[Clifford Barlett's] new edition of Handel's Messiah. . . scores high marks for the care taken to present what Bartlett describes as a 'standard version of the work . . . The practical advantages of the full score derive mainly from the clarity of its typography, the economy of sides occupied by what elsewhere often involves a succession of irritating page turns, and a sense that the whole enterprise has been coaxed through the press with maximum care.
Likewise, the vocal score is uncluttered and easy to use. * Early Music Today Aug 99 * . . . For organists/pianists who have for many years done battle with various versions of the accompaniment to Messiah . . . Timothy Morris's piano reduction will be eagerly scrutinized. This is clearly not a 'made easy' version, not a simple reduction to a skeleton of Handel's lively orchestral textures, but it is a lot more playable than commercially available adaptations hitherto . . . Publishing standards are high, clarity ideal, cost (of the vocal score at
least) extremely good. In short, this is an excellent new performing score of a key choral work, edited in the light of modern performance practice influenced but not overwhelmed by the authenticity movement. A most finished piece of Musick indeed. * Organists Review May 99 * . . . provides the musician with a reliable, well-edited score of a performing version, I cannot imagine this could be bettered . . . Not before have all the rich additional material and revisions been included so accessibly in a single edition . . . They also have some hugely useful suggestions for performance and information about conventions and textual history from the editor What is impressive is the breadth of information that is presented in user-friendly terms . . . This is certainly an extremely helpful and practical edition which will serve as a very useful resource for performer and scholar alike. * Early Music May 99 * Indeed the OUP version is notable for its economy. It is clear, uncluttered and as near as possible to what Handel wrote . . . All users will find the Introduction to the vocal score interesting. The choral conductor will find additional information and helpful, practical guidance in the full score . . . Mention of orchestral parts brings me to an important characteristic of the whole of this edition - clarity, and a felling of spaciousness. Players welcome this, and
for the orchestral librarian of the Northern Sinfonia, the orchestra in the Huddersfield launch the parts are the clearest he has worked with in 35 years experience. . . . This is undoubtedly a quality production. If a choir is contemplating a new set of Messiah (and the scores and parts are readily
compatiible with other editions) this one must be at the top of the shortlist. * Howard Layfield, Mastersinger Spring 99 * In the succinct comentary to the full score, there is a useful guidance over rhythmic conventions and a heartening open-mindedness about the validity of a wide variety of interpretations . . . The printing and layout are examplary, and the vocal score is very competitive in price. The full score is exceptional value and is extremely practical. * Martin Neary, Early Music Review Dec 98 * Such simple practical aids will save much rehearsal time: one hopes that other publishers of choral works will follow suit . . . The text is an eminently practical one, not least in the keyboard reduction which lies easily under the fingers. Rapid semiquaver runs in thirds and sixths are avoided wherever possible, yet the essentials of the orchestral texture are always present in an effective transcription for piano or organ which can be used both for rehearsals and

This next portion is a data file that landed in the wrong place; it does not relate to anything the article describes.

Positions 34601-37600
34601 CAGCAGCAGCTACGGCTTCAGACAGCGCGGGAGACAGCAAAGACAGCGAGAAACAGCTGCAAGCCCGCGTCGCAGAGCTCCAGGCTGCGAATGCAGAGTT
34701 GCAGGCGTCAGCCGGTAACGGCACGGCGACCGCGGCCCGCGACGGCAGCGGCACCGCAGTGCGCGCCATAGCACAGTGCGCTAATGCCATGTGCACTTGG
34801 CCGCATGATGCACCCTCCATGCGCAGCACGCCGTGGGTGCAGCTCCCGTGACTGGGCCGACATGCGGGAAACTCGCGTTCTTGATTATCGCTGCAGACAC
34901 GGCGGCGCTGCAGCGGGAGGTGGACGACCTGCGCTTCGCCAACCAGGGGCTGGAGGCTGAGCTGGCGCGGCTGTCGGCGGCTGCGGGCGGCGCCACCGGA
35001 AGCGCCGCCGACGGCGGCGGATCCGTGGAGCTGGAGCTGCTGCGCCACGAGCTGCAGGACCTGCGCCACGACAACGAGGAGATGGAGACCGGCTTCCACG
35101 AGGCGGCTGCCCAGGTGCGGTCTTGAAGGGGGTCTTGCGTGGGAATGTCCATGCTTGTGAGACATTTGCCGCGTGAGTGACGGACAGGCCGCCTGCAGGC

for performances without orchestra. * Choir & Organ Jan 99 * The stated purpose of the edition is to present a score in modern notation that represents what Handel wrote, doing so with the minimum of editorial interference in order to allow performers to make thier own decisions about how to interpret it . . . The result of this editorial restraint is a refreshingly uncluttererd score which can be used by experts and non-specialists alike . . . The music is clearly drawn and printed on good quality paper with no perceptible
show-through. Where movements occupy more than a single page the title and number is shown in small print on each page, and the initial page number for each item in the vocal score is printed in the full score for ease of cross-referencing. * Choir & Organ Jan 99 * The players loved the parts - clear and clean, and I loved the edition; almost everyone in the Hall (the sell-out audience of 1200+ and all the performers) had a marvellous evening . . . I know Clifford and like his work very much indeed - please convey my congratulations to him and the setters and printers, and yourselves, of course, as publishers, for doing everyone such a great favour in producing this wonderful new edition - it's the one for me!! * Colin Touchin, Director of Music, University of Warwick * Bartlett's line on performance practice is sensible and non-didactic . . . The result is an edition that's clean and unfussy, refreshingly uncluttered by superfluous grace-notes or odd-looking demi-semiquaver ornaments . . . Bartlett's edition, however, makes it perfectly possible to reconstruct the 1742 Dublin, 1743 London, or 1750 revised Messiah, according to taste, which should afford music directors hours of innocent fun. * The Singer December 98 *show more